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Jon Karl: Tax cuts and the American taxpayer

Karl
Jonathan Karl  


CNN Congressional Correspondent Jonathan Karl discusses the first installment of the recently passed tax cuts that went into effect Sunday and what it means to taxpayers.

Q: Am I going to get more money in my paycheck now because of the tax cut law?

KARL: That depends on how much money you make. If you are single and make more than $26,250 of taxable income, you should start seeing a few more dollars in your paycheck beginning next week. That's because the 10-year tax cut signed by President Bush cut the four top tax brackets by 1 percentage point each beginning July 1.

EXTRA INFORMATION
Who gets what from the tax rebate: A primer  
 

With the upper income tax brackets lowered, your employer should begin withholding less money for federal income taxes. The higher tax brackets kick in at $26,250 for individuals and $43,850 for married couples filing jointly.

Q: Will this affect every taxpayer?

KARL: No. It will affect about 35 million taxpayers -- those with incomes in the higher tax brackets. The lowest tax bracket was also cut -- from 15 percent to 10 percent. Withholding from paychecks will not be changed for the lower bracket until next year.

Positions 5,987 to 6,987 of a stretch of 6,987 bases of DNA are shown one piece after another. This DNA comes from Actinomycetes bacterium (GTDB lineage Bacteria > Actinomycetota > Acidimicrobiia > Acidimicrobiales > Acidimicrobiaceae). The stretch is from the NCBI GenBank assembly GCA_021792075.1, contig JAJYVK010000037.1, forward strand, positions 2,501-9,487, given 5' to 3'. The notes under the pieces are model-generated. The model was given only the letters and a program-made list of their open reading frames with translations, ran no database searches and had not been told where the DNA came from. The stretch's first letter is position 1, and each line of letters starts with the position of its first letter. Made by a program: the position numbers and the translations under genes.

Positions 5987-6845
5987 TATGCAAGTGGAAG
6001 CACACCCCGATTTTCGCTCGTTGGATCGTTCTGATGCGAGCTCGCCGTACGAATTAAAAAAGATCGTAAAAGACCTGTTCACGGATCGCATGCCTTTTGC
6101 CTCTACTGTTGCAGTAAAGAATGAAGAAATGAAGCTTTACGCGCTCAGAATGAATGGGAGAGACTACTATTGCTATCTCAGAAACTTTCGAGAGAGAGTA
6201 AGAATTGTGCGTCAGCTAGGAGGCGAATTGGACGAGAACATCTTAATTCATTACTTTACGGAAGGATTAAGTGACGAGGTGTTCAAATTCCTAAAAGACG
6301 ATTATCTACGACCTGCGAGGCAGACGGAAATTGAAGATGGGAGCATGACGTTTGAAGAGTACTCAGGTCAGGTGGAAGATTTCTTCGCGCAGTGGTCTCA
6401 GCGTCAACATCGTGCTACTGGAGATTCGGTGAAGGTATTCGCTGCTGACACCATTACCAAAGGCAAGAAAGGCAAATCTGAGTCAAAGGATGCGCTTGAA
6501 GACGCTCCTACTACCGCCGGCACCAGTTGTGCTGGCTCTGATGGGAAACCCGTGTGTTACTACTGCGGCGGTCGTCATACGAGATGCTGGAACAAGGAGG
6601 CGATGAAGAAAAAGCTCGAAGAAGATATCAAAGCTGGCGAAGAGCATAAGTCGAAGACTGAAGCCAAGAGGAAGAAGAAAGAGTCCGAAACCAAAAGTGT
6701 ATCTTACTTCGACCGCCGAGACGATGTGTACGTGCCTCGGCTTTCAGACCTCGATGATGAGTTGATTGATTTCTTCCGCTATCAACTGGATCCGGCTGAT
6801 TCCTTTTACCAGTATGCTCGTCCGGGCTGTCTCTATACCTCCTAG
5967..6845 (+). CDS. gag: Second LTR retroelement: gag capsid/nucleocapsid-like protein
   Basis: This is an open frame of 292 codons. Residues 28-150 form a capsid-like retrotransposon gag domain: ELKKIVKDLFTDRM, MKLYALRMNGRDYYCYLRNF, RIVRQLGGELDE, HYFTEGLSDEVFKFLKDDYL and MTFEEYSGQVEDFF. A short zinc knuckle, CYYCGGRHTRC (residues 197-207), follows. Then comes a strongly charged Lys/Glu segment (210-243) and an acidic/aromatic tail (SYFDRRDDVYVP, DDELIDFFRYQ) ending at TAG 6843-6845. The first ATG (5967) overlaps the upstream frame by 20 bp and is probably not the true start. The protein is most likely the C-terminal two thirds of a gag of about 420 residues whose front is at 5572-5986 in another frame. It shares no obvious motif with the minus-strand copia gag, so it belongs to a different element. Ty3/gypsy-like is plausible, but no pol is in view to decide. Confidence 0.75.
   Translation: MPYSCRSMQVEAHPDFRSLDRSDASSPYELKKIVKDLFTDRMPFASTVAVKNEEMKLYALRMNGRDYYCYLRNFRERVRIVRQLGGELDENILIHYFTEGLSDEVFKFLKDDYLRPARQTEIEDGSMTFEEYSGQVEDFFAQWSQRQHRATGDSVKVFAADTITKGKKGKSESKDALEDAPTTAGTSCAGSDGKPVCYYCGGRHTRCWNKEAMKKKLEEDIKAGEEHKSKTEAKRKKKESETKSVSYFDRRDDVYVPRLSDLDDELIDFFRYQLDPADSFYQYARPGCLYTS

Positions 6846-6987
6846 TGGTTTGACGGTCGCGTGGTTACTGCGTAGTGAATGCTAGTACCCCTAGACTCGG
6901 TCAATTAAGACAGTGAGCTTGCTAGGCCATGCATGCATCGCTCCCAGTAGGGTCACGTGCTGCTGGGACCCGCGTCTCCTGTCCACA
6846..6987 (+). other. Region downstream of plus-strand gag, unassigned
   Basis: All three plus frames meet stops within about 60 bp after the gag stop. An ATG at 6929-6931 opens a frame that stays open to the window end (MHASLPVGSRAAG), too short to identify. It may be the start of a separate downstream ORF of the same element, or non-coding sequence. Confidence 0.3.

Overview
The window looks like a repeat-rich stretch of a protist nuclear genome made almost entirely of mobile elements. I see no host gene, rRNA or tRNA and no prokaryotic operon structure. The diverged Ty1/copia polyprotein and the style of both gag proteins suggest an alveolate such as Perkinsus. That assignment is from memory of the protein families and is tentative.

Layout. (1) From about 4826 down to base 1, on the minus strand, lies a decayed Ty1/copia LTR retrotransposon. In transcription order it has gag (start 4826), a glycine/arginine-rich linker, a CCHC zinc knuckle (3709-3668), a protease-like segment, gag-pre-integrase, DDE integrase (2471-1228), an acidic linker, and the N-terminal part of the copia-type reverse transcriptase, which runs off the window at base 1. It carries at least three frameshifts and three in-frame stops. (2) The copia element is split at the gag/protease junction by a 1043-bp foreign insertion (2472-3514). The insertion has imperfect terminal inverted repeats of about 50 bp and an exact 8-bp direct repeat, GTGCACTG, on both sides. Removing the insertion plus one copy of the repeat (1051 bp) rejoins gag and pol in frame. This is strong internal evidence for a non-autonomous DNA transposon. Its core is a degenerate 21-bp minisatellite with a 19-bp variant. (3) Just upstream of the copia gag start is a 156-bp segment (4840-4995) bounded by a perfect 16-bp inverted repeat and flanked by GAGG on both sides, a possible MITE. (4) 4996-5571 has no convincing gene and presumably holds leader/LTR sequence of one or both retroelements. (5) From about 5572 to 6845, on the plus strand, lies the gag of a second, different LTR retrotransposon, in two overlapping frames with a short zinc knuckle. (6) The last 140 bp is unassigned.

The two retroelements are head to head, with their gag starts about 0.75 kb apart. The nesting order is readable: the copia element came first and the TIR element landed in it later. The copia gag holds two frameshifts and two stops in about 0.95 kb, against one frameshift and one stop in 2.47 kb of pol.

Q: What about the tax rebate?

KARL: Everyone who paid taxes in 2000 will be eligible to get something. The maximum amounts are $300 for individuals, $500 for single parents and $600 for married couples.

Q: Will the tax cut help the economy, and if so, how?

KARL: Ah, there's the question! For many taxpayers, the withholding change will be only a few dollars per paycheck. If the tax cut is to have any economic impact this year, many analysts believe it is more likely to be a result of the rebate checks sent out for the larger cut in the lower bracket. The more significant cuts in the upper brackets will not happen for several years.

Q: We've recently seen cuts in the military and other departments. Is the tax cut at all to blame for those cuts, because less money is available to the government?

KARL: Actually, the Senate is expected to pass a significant mid-year increase in defense spending, called the Defense Supplemental Bill, when Congress returns from its Fourth of July recess. But, that said, the tax cut will reduce the federal surplus significantly, leaving less room for spending increases in the future. The sagging economy is also taking its toll on the budget surplus. A slower economy means there is less for the government to tax, reducing government revenues.





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